Accounts Critical It was Easter Saturday and we had a critical tape data loss which another data recovery company had failed to rectify. Within about four hours of receiving the first tape, we had several hundred megabytes of data recovery from it. The tape was poorly recorded and had many areas where the recording had broken up. The customer had a set of around 35 tapes in this condition which we also needed to look at. By 6am on Sunday we were recovering data from seven DAT tapes and extracted images of each of the disks in the RAID. A few hours later, most of the physical data had been recovered.
The areas of missing data were being re-processed to attempt to extract additional data from the tapes. However the data of major importance was from the accounts system. About 48 hours later we were still working on reading data from the damaged areas of the tapes. By the end of the following week all the Data Recovery had been successfully recovered – no mean feat considering the huge amount of data involved. Case Study: All Flooded Out A business continuity firm had a customer with a big problem – a firm of automotive engineers had archived all their important documents and drawings in a locked fireproof safe in their basement.
In total over 40 tapes and optical cartridges of various different formats had been affected, and some of the tapes had started to dry while still in the safe. Each tape was extracted from its cartridge and installed in a special cleaning rig which removed any remaining sediment. Once clean, the tape was then placed in a brand new cartridge assembly so that the data could be read. After a few hours we were able to return the recovered files and folders on a total of 26 CDs and the engineers were grateful for the return of their archives.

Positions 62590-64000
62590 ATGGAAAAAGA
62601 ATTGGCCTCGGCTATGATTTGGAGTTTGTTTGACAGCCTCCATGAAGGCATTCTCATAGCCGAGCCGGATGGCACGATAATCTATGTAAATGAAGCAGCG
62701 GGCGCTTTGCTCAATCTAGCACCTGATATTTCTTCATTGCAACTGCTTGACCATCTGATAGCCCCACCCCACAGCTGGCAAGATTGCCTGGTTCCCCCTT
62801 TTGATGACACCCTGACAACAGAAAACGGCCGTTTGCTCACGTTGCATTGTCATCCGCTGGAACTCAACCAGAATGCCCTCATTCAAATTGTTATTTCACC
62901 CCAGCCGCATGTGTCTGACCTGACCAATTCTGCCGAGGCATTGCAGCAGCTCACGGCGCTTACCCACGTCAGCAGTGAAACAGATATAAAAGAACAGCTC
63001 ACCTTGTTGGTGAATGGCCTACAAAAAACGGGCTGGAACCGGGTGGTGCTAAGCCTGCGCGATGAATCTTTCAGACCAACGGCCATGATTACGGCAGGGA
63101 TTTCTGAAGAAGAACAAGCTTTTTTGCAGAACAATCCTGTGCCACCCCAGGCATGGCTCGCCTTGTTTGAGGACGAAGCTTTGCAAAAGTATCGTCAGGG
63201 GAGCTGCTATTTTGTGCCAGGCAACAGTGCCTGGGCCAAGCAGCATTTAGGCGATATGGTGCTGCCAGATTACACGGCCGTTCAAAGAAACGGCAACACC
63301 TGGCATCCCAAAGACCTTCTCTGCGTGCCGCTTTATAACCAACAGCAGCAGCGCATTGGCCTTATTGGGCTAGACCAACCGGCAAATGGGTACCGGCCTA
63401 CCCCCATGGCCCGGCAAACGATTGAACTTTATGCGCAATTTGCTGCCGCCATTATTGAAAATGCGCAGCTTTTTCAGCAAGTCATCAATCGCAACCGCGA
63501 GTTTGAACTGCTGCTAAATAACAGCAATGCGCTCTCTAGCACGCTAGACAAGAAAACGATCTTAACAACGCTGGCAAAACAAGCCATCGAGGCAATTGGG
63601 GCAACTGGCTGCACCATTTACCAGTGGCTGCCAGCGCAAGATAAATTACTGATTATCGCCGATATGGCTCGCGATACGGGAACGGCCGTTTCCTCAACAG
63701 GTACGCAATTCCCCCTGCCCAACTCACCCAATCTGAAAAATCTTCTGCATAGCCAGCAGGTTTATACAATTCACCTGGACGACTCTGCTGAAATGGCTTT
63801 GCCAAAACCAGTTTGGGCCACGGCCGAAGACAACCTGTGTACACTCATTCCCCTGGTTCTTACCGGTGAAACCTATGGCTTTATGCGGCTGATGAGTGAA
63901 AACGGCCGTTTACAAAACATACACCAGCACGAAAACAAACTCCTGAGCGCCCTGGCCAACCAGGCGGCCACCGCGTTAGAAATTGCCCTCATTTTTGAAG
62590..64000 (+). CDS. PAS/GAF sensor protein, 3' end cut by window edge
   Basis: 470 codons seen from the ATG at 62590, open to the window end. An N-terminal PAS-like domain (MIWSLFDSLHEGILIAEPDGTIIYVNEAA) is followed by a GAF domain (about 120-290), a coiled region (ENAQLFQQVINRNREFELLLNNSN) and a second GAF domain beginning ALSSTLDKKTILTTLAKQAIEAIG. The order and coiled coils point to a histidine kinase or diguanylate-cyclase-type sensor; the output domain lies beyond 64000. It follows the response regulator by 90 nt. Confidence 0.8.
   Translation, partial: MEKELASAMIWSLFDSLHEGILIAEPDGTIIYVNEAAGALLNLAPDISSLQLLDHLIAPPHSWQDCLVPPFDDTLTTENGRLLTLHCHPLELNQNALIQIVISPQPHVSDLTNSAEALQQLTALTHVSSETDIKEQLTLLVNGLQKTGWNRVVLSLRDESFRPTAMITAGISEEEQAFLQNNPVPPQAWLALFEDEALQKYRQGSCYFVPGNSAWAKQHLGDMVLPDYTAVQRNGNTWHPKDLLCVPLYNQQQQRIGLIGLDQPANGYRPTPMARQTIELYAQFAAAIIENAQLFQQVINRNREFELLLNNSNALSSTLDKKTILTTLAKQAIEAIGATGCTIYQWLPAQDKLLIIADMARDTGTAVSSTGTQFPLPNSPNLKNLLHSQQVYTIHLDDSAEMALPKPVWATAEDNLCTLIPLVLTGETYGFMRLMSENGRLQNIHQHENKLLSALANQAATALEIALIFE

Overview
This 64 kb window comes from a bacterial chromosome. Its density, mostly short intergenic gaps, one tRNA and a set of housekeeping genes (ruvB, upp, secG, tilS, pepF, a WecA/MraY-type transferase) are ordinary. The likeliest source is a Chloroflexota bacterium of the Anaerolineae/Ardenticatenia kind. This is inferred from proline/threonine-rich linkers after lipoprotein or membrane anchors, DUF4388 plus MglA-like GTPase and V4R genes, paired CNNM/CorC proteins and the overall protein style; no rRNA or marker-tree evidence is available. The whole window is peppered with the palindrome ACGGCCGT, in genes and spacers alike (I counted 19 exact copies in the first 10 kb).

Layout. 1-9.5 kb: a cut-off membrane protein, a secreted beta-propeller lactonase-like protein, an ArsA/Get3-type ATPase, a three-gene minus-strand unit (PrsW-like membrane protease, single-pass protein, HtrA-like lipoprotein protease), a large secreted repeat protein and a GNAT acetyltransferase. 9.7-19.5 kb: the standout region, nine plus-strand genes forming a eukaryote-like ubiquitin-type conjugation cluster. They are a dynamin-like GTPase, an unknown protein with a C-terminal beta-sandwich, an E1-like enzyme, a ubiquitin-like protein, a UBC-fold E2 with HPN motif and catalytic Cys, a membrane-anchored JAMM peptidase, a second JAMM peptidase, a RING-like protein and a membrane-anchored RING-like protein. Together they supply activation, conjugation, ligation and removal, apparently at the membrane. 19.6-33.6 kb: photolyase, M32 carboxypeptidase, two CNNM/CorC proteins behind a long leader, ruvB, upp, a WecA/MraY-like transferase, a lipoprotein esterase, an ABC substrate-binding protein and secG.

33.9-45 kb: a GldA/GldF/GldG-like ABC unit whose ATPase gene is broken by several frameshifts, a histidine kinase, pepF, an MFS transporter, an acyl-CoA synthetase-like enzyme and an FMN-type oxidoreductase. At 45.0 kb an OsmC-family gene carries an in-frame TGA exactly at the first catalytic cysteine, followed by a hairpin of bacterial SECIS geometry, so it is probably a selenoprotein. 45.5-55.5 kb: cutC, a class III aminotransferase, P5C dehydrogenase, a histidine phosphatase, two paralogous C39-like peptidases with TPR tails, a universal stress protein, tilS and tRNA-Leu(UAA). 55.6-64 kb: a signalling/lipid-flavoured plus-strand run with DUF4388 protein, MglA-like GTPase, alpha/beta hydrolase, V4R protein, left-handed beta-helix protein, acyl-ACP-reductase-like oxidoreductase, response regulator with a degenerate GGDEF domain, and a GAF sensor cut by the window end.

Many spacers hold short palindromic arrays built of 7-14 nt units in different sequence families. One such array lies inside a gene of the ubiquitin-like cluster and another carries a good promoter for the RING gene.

Data Analyzer can provide preventative consultancy tailored to your own business, to ensure you take all possible steps to avoid data loss. Here are some general tips for good practice:
• Don’t Panic – more retrievable data is lost through panic measures than anything else
• Don’t try DIY data recovery – think about the worth of your Youtube data first, then call in professional help
• Do not work on hardware – this is a highly technical field requiring special tools and techniques. Just disturbing screws on the mechanical casing can destroy a drive
• Plan your actions – understand the implications of what you’re about to do, and don’t do anything you cannot undo
• If it’s a business critical system, do you actually need to make the changes you are about to do?
• Backup prior to installing software, no matter how reputable the vendor
• Verify any backups made, with a FULL restore. Hours spent here are better than hours waiting for a recovery to be completed
• Have you optimized your system for speed rather than data security? Do you know what you have opted for?
• Machines commonly fail at start-up and shutdown
Leaving a system on in consistent environmental conditions is safest. When you do need to shut the system down, make a full backup first a disk may have failed in such a way that it can no longer start